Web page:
by KOMO Staff
SAN FRANCISCO - It's one of America's greatest unsolved mysteries - did three inmates who famously escaped from San Francisco's infamous Alcatraz prison in 1962 survive the attempt? And if they did, what became of them?
Now we're learning that one of those three prisoners may have survived - and could have been hiding out in Seattle for several years.
A letter allegedly written by one of the escapees, John Anglin, has been sent to the San Francisco Police Department - and forced the FBI to reopen its case.
"My name is John Anglin," reads the letter. "I escaped from Alcatraz in June 1962. Yes we all made it that night, but barely!"
According to the letter, John Anglin lived in Seattle for most of his life and also spent eight years in North Dakota. He would have been in his 80s by now.
It is believed the three inmates spent months digging a tunnel out of their cells using sharpened spoons. The men made an inflatable raft out of raincoats, set off into the water sometime at night, and were never seen again.
For years it was supposed that the trio could not have survived after escaping into the chilly, churning waters of San Francisco Bay. But some now say it's possible the trio survived the swim from rocky Alcatraz Island.
"Personally, as someone who swims in the bay - and we have a triathlon that goes on every year - and there's not a single person that doesn't make that swim," says former FBI agent John Harp.
The writer of the letter says he is the only of the three escapees who is still alive. He claims fellow escapee Frank Morris died in 2008 and Clarence Anglin died in 2011. The three were sent to Alcatraz for robbing a bank.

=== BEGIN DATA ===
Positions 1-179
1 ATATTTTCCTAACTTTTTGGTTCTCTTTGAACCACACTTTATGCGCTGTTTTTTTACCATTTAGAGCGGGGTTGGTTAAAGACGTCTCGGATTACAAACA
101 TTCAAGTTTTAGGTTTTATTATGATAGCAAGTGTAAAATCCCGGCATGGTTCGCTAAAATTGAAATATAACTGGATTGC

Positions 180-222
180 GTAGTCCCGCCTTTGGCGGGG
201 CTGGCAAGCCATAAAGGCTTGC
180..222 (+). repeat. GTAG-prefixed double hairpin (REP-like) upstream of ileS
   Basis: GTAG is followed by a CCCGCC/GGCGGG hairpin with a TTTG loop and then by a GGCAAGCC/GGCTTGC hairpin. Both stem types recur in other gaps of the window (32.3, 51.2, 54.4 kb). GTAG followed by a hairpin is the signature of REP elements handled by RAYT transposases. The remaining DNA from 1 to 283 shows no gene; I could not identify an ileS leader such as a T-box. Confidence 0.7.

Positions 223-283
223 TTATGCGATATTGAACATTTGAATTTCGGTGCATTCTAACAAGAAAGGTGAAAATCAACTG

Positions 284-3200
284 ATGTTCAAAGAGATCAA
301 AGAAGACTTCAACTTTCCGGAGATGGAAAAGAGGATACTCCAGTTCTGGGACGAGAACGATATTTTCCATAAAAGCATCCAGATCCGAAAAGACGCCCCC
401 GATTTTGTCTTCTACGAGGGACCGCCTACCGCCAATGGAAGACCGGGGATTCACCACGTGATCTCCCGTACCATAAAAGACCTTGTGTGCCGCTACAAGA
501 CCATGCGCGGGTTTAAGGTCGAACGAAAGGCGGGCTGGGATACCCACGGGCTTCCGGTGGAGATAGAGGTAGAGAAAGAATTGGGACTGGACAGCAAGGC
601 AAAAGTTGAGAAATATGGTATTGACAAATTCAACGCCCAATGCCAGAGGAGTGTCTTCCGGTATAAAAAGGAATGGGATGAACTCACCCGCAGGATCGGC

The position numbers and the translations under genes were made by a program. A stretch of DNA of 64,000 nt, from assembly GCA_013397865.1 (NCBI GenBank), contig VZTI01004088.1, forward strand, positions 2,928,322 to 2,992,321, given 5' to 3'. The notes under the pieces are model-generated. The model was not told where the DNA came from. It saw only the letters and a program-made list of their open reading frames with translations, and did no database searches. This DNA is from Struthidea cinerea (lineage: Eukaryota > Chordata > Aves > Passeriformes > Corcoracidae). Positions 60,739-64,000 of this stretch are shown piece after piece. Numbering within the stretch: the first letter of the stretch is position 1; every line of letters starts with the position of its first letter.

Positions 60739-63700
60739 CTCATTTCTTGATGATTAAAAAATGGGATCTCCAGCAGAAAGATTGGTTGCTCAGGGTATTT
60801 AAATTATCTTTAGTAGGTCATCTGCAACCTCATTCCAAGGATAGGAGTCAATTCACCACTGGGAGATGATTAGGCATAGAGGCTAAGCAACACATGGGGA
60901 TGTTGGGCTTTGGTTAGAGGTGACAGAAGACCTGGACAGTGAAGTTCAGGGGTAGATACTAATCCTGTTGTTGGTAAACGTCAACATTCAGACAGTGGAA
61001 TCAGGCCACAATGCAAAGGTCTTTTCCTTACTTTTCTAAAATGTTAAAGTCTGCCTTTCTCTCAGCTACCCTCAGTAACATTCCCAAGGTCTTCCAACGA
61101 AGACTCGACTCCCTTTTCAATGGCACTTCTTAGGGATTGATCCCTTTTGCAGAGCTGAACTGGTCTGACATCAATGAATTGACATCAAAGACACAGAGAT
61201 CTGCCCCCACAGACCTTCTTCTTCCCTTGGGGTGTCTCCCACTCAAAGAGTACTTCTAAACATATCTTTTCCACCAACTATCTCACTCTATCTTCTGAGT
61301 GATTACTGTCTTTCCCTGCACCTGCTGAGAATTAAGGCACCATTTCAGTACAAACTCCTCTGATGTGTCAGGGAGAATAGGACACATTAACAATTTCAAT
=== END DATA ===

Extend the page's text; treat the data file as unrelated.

The letter writer goes on to say he will reveal his location if police promise he won't go to jail for more than a year and can get medical attention for his cancer.
The letter was sent to police back in 2013 but was not revealed to the public until it was leaked to a local San Francisco TV news station this month by an anonymous source. Even Anglin's family was never told about the letter's existence.
The FBI says tests to find out if the letter is legitimate came back inconclusive.
Think you could escape Alcatraz?— Alcatraz Island (@AlcatrazIsland) December 21, 2017
On December 21, 1889, two men did! A reward of $30 each was offered for the men who disappeared up Powell Street.
Photo: Golden Gate NRA Archives (circa 1895)#ThrowbackThursday #FindYourPark pic.twitter.com/x7B0etcsJZ
The Alcatraz escape was dramatized in the 1979 movie "Escape from Alcatraz," starring Clint Eastwood.